What it looks like when the wheels fall off; Or, Where’s the good-journalism bot?

Is that the way it is?
A defunct Cooper Mini on the edge of a village in Hong Kong's New Territories.
A defunct Cooper Mini on the edge of a village in Hong Kong’s New Territories.

The software tools mentioned in These are the bots powering Jeff Bezos’ Washington Post efforts to build a modern digital newspaper:

Feels Bot
Asks you to express your feelings about a news topic by selecting from a pre-chosen list of five emoji. Hours later, shows you how well your take on the topic conformed to what it claims are the opinions of others. Important stuff, right? This is a good bot because it gets a lot of engagement. A public-facing bot on Facebook Messenger.
Virality Oracle
Half an hour after a WaPo story goes live, this bot begins issuing forecasts, accessible to WaPo staff, of how much chatter the story is going to generate, according to a really amazing algorithm from our data science team. Based on these predictions, a story can be tweaked to make it more buzz-worthy or, if it’s doing well, used as a template for other stories: we can maybe go in and add something of the story, or start writing off of it a little bit. A Slack bot on an internal WaPo Slack channel.
A bot that reminds reporters of upcoming deadlines for in-progress stories.
Anybody every play Mad Libs? You know, put in a noun, pick an adjective, whatever? This is kind of what that does. Why is this a good thing? We published a story on every single Olympic event, because of Heliograf. And then for elections, we posted a story on every single race in the U.S. on Election Night, and generated newsletters, generated tweets. If the analogy to Mad Libs doesn’t grab you, you can always think of this bot as being a modern-day incarnation of the novel-writing machines from Nineteen Eighty-Four. Wonderful, no?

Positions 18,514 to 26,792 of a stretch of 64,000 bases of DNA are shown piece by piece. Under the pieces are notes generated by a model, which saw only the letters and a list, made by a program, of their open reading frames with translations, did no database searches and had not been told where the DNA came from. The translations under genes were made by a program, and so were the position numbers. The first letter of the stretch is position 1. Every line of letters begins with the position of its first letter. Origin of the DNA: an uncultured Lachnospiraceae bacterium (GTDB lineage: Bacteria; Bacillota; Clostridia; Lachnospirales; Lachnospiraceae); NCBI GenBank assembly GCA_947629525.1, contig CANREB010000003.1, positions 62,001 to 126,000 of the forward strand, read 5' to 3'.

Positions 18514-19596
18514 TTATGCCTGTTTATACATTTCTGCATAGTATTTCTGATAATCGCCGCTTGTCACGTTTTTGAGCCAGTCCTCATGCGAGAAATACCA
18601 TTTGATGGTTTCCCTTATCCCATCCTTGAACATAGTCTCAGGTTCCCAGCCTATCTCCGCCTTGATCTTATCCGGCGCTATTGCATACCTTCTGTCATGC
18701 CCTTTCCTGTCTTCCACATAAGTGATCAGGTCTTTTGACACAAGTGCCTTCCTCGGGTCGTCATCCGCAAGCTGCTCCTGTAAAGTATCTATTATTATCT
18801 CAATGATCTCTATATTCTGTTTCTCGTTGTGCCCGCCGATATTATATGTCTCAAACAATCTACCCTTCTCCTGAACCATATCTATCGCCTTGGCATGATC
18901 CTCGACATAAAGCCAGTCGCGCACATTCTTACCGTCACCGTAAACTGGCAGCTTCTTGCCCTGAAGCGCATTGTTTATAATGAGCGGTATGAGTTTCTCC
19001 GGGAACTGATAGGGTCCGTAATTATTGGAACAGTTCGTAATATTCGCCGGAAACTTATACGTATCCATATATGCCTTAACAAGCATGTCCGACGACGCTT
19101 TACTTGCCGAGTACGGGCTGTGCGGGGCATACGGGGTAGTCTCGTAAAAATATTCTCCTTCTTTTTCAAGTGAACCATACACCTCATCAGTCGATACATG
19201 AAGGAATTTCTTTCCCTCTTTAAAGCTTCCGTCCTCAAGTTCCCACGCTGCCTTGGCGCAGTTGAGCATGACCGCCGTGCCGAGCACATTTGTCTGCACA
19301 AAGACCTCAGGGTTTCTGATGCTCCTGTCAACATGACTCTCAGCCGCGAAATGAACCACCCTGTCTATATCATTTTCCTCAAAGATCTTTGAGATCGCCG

The NiemanLab post linked above is an edited transcript of a talk delivered at an online journalism confab by WaPo‘s “director of product”, Joey Marburger. Marburger began his presentation with a tongue-in-cheek set of three laws for journalism bots, referencing Asimov’s Three Laws of Robotics. His zeroth law states, A journalism bot may not misinform a reader through out-of-contest information, express opinion on non-opinion hard news, or ignore corrected information when updated.

How is that relevant to any of the bots subsequently described by Marburger? One of them nags reporters about their deadlines. Another churns out extruded news product that allows the WaPo to claim it has published something about a given topic every single day over a certain period. That probably helps with engagement. The others are about increasing engagement.

Which bot has anything whatsoever to do with improving the quality of the journalism coming out of The Washington Post?

Some of you may be wishing you’d lived your life a bit differently, so you would have amassed a large enough pile-o-money to purchase the Washington Post before Bezos got around to doing it and turning it into the kind of organization that has a “director of product”. That feeling will probably pass.